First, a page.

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Thread: Does your job relate to your building activities?

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    Does your job relate to your building activities?

    As we've recently discussed, there are definitely some common denominators amongst those who enjoy our wide range of building activities. In thinking about that today, I began to wonder about the sorts of jobs we all have (or from which we're presently retired) and whether they were related or unrelated to our other interests. So…

    Does your job relate to your building activities?

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    scorch's Avatar
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    I am a mechanical engineer so I would say that my projects are pretty closely related to my job. After thinking about it I realized that most of my projects have stemmed from processes I saw or heard about through my day job.

    Generally I learn a little about a process then I try to do it at home. Although the connection is not always that clear it seems to be the recurring theme in my projects.

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    Content Editor DIYer's Avatar
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    My jobs have been in management. So, definitely no building-related activities. That's why getting my hands greasy is therapy for me. I remember some years ago where I went into a meeting after having worked on my car for a couple of days. Seeing my slightly grimy nails and fingertips, the person beside me asked, "Did you have a breakdown?"

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    Content Editor Altair's Avatar
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    I'm a grease monkey by trade and most of my projects involve metalwork. Automotive engineering is an interdisciplinary field, since it covers machining, material science, electronics, etc. My interests branched out from there over the years.

    Al

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    I have worked in the oilfield, mining, logging, ranching, and steel building industries, spanning over 50 years. During that time I picked up a lot of practice at making do with what you had. Most of that time was contract or totally independent with my own rig and tools. I worked for an inventor who owned a logging co. When I wasn't repairing in the field, I was working on his projects.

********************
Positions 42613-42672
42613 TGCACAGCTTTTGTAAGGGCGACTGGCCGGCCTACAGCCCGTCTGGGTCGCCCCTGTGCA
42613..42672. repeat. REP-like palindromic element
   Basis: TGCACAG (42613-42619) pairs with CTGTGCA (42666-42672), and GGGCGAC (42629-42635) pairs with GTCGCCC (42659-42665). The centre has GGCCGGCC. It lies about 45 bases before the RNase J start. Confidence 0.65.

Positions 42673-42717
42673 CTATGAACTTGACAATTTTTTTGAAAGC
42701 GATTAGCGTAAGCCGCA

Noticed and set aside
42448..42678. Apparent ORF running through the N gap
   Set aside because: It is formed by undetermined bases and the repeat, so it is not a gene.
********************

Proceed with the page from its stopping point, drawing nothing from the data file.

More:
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    I've had a fairly (OK, very) eclectic career ranging from technical writing -> system administration -> commercial pilot & flight instructor -> online content writing & marketing. Unfortunately, none of those positions directly utilized my mechanical skills and interests.

    On the other hand, I believe that not ever having worked at a mechanical trade has preserved those areas of interest as recreation and entertainment. Working at them on a daily basis would most likely have long ago burned all the enjoyment out of them for me.

    Ken

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    Christophe Mineau's Avatar
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    Hi,
    I'm a little bit like you, Ken, very very eclectic, but more on my hobby works, I can not choose what I prefer the most, wood working, metal working, leather working, stitching, ... gardening, ... but professionally, I do all but that.
    Actually, a long time ago, my job started also has a great hobby, as a software designer, creating code is as pleasant for me as making wood shavings, it's the same kind of creative activity, with its own sens of aesthetic ... but sadly, when age comes, some sort of recognition as well, you are asked to do so much things they say you are doing well, but you are not so pleased to do ... management, project, ....
    So fortunately, when the week end comes, I do wood shavings ! (and also some web coding, for me)

    Great thread Ken,
    Christophe
    Cheers !
    Christophe
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    Visit my Website : http://www.labellenote.fr/
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    All my personal works, unless explicitly specified, are released under